Combine two of the biggest planetary challenges — climate change and public health — and you’ve got a problem as huge as Rupert Murdoch’s.
Most scientists would find either climate or health a challenging career on its own. But a few brave souls have recently ventured into the realm in between, a place where discerning the truth is harder than tracing a phone-hacking scandal to Scotland Yard.
At first glance, climate change and public health have some obvious links. As heat-trapping greenhouse gases build up in the atmosphere, heat waves come more often, potentially killing vulnerable populations like the poor and the elderly. Air pollution could also get worse, as warmer temperatures trap ozone and other ground-level pollutants down where people breathe. Most creepily, mosquitoes and other infectious insects could move into new territory, carrying fearsome diseases such as malaria and dengue.
Such flesh-crawling scenarios are why the intersection of climate and health has a “high dread factor” for most people, says Linda Mearns, a senior scientist at the National Center for Atmospheric Research in Boulder, Colo. Mearns spoke in July at the center’s fourth annual colloquium on climate and health, a conference series she started in 2004 to help lessen the dread for both scientists and the public.
Few would dispute the need for such research. After all, the full extent of climate’s influence on health is far less understood than its influence on other areas of society, such as agriculture or water resources. “Years ago I’d go to meetings and someone would stand up and say, ‘I went to Vietnam and it rained a lot and there was a lot of dengue,’ ” says Lyle Petersen, an epidemiologist with the U.S. Centers for Disease Control and Prevention in Fort Collins, Colo. “We’ve come a long way since then.”
But perhaps not far enough. The science of epidemiology — tracking diseases from person to person, from population to population — has always been devilishly complicated. Add climate to the mix, and figuring out how a disease circulates gets tougher than Will Smith fighting virus-infected zombies.
It’s one thing to say a disease could spread, another to show that it has spread, and yet another to confirm that climate played a role, point out epidemiologist Paul Epstein and journalist Dan Ferber in their new book, Changing Planet, Changing Health. Besides climate, a long list of other factors can also set the stage for an epidemic. Disease-carrying insects are becoming more resistant to pesticides. People are pushing into cities, where overcrowding allows disease to run rampant, as well as into rural areas where infections can jump from wildlife.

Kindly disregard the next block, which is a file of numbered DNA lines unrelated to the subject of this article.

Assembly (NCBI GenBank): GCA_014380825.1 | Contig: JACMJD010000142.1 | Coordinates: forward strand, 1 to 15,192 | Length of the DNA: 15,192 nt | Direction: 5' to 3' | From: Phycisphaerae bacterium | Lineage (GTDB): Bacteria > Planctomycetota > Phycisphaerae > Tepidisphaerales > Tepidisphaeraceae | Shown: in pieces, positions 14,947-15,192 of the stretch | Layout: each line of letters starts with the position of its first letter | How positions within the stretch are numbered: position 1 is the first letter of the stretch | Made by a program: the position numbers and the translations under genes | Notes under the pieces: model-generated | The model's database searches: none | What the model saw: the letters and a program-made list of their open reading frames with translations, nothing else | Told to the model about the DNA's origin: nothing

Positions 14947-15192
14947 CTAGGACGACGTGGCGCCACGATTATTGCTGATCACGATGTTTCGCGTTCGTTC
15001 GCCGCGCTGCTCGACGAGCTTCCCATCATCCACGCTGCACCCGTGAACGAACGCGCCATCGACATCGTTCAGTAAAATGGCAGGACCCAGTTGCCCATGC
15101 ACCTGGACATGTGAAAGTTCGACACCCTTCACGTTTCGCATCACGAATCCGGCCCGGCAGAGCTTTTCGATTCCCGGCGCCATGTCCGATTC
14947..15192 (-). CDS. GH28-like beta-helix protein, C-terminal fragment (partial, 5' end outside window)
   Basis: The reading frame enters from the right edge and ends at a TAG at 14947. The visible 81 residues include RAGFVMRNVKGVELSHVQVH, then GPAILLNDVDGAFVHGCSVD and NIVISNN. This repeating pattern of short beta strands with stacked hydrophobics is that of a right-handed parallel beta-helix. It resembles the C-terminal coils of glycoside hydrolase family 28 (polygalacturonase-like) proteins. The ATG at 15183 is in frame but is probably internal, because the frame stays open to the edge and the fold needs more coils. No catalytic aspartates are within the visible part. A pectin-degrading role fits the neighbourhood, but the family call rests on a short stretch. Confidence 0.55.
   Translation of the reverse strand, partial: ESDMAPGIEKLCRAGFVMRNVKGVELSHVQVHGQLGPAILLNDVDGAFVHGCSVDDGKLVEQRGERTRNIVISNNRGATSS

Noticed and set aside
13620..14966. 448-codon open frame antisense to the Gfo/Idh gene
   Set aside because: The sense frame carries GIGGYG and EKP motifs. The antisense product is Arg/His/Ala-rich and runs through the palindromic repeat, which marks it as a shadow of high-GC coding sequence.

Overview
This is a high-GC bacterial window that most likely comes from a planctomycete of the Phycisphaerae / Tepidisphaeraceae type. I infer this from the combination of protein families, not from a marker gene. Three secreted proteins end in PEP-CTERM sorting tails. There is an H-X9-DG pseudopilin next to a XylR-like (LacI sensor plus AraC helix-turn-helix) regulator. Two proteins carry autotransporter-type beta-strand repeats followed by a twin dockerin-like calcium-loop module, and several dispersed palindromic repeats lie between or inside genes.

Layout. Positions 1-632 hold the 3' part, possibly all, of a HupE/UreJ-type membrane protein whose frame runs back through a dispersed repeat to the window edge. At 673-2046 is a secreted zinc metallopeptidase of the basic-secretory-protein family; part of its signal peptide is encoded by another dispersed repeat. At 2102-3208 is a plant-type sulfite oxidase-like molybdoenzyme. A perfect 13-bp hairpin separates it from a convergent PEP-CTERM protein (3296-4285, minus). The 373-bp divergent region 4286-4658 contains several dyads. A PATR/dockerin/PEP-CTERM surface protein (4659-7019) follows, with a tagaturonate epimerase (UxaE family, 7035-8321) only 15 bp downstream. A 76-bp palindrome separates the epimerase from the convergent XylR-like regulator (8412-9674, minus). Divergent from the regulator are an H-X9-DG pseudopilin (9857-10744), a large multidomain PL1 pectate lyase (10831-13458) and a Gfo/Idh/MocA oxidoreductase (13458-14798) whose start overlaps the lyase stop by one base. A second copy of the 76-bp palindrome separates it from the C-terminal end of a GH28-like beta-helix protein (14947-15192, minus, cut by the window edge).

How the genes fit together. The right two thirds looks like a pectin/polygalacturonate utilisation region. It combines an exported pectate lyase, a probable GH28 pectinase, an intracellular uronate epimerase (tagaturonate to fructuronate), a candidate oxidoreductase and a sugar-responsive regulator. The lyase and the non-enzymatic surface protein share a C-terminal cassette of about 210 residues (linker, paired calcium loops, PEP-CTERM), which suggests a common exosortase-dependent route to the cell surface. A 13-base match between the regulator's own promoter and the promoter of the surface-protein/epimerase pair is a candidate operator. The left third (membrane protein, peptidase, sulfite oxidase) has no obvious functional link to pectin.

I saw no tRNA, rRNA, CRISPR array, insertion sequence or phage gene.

Many of the most vulnerable areas have poor public health systems to cope with outbreaks in the first place.
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At the same time, medical advances that saved millions of lives have also made it harder to tease out the potential role of climate. Distributing bed nets in sub-Saharan Africa has dramatically cut the incidence of malaria. So too have better medicines and better insecticides for controlling mosquitoes’ spread.
Such public health triumphs have stoked one of the biggest battles in the climate/health arena: whether the rise of malaria seen in East Africa’s highlands is linked to local climate change.
Thanks to detailed medical records kept by a tea estate in Kenya, researchers have documented how malaria surged into higher elevations — in places where malarial mosquitoes never used to buzz — in the 1980s and 1990s. But local climate records aren’t as good as the medical ones, and researchers have had to mathematically stretch to patch over gaps in the temperature measurements. The result: a flurry and counterflurry of papers in the research journals, arguing for and against the idea that Kenya’s highland climate changed simultaneously with malaria’s appearance.
The scientific bloodsucking may now finally come to an end with a paper that appeared in Malaria Journal in January. With a little help from the Kenya Meteorological Department, a team led by Madeleine Thomson of Columbia University in New York tidied up a set of daily temperature and rainfall records from 1979 to 2009. Temperatures at the tea estate, the scientists found, have indeed been rising at around 0.2 degrees Celsius per decade.
Such work can’t prove that climate caused the spread of malaria, but it underscores that climate may be an important force to reckon with when fighting disease.
“Climate change is an integral part, and so are bed nets and all those other things,” says Mary Hayden, a medical epidemiologist at NCAR and organizer of the recent Colorado meeting.
Those few chances that climate scientists and health scientists have to work together may be the only thing standing between you and a mosquito with a parasite in its blood and a gleam in its eye.
SN Prime | August 15, 2011 | Vol. 1, No. 9